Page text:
Body Anatomical UV Protection Predicted by Shade Structures: a Modeling Study.

TitreBody Anatomical UV Protection Predicted by Shade Structures: a Modeling Study.
Publication TypeJournal Article
Year of Publication2018
AuthorsReligi, A, Backes, C, Moccozet, L, Vuilleumier, L, Vernez, D, Bulliard, J-L
JournalPhotochemistry and photobiology
Date Published11/2018
Mots-clésArm/radiation effects, Computer Simulation, Head/radiation effects, Humans, Leg/radiation effects, Male, Manikins, Models, Radiation, Radiation Dosage, Radiometry/statistics & numerical data, Scattering, Skin/radiation effects, Statistical, Sunlight/adverse effects, Sunscreening Agents/analysis, Torso/radiation effects, Ultraviolet Rays/adverse effects

Shade is an important means of protection against harmful effects of sun ultraviolet (UV) exposure, but not all shades are identically protective. UV rays scattered by the atmosphere and surroundings can reach the skin indirectly. In order to evaluate the relative contribution of the direct, diffuse and reflected radiation in UV protection provided by different sizes of shade structure, we used SimUVEx v2, a numeric tool based on 3D graphic techniques and ambient ground UV irradiance. The relative UV exposure reduction was expressed by the predictive protection factor (PPF). Shade structures were found to predominantly reduce exposure from direct radiation (from 97.1% to 99.9% for the upper body areas such as the head and the neck), with greater protection from larger shade structures and structures closer above the subject. Legs were the least protected anatomical zone from any shade structure above the subject with PPF ranging from 18.5% to 68.1%. Throughout the day, except for lower solar zenith angles (SZA), small and high shade structures provide the lowest protection (between 20% and 50%), while small and low shade structure show PPF between 35% and 65% and large and high shade structures reach PPF higher than 60%. This article is protected by copyright. All rights reserved.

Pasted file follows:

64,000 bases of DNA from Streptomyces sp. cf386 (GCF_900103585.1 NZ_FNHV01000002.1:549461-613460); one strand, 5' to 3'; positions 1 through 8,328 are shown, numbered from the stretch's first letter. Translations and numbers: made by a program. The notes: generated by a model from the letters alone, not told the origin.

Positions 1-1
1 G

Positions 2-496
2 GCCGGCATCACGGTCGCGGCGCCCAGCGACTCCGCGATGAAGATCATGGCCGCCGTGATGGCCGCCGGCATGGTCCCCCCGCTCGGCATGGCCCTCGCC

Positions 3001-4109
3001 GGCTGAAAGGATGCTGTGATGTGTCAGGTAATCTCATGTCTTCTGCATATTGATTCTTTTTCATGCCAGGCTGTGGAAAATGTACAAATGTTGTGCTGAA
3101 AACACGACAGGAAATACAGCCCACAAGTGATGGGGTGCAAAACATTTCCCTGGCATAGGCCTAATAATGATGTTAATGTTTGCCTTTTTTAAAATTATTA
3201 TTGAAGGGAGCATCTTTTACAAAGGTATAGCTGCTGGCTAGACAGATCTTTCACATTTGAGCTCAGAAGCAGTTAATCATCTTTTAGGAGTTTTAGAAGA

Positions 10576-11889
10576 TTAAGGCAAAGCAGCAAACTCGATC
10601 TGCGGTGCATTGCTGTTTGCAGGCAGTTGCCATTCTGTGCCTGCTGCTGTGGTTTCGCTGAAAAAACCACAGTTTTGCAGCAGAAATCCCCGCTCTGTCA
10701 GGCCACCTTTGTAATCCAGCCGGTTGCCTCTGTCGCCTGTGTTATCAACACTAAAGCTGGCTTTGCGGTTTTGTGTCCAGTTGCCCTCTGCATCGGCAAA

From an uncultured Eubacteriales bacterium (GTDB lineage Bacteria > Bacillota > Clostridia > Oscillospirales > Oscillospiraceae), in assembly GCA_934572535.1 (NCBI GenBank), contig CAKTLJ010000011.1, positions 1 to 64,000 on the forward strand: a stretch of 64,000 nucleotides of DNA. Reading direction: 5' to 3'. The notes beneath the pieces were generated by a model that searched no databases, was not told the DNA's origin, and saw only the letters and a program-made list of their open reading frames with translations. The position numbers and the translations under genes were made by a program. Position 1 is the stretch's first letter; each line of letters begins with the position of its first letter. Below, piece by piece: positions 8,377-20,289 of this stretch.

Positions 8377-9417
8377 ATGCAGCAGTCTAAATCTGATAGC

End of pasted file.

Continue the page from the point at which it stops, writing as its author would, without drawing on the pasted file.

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First publication date (online)




Alternate JournalPhotochem. Photobiol.
Citation Key / SERVAL ID8952
Peer reviewRefereed
PubMed ID29878409


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